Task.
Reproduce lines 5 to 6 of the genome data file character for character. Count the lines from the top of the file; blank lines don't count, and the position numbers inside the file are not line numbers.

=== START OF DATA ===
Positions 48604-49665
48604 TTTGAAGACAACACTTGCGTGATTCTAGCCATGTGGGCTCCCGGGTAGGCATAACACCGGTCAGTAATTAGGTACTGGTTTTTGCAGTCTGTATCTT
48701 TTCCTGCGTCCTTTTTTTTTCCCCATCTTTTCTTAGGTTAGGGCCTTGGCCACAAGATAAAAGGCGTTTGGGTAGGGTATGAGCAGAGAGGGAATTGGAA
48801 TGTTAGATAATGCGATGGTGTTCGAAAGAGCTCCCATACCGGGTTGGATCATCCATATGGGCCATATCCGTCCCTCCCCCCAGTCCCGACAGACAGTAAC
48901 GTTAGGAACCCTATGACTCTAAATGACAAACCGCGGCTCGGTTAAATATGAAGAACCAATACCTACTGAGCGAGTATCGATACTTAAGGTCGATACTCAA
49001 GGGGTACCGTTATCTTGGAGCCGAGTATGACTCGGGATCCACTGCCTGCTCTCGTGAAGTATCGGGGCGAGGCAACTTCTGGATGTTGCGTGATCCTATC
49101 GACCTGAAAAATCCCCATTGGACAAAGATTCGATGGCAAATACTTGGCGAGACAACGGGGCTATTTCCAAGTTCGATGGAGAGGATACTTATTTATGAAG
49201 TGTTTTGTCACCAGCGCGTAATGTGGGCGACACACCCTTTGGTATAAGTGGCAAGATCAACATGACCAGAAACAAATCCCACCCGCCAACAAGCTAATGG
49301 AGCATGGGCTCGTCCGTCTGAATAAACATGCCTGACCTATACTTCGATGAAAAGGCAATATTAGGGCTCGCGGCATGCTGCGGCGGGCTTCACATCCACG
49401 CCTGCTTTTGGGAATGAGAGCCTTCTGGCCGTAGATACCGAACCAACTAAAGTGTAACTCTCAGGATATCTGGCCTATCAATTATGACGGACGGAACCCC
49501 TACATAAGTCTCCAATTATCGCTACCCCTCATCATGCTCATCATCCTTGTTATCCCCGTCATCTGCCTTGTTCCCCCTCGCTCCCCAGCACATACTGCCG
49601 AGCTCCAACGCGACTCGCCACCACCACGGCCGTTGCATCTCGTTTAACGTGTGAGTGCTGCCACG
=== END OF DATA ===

48901 GTTAGGAACCCTATGACTCTAAATGACAAACCGCGGCTCGGTTAAATATGAAGAACCAATACCTACTGAGCGAGTATCGATACTTAAGGTCGATACTCAA
49001 GGGGTACCGTTATCTTGGAGCCGAGTATGACTCGGGATCCACTGCCTGCTCTCGTGAAGTATCGGGGCGAGGCAACTTCTGGATGTTGCGTGATCCTATC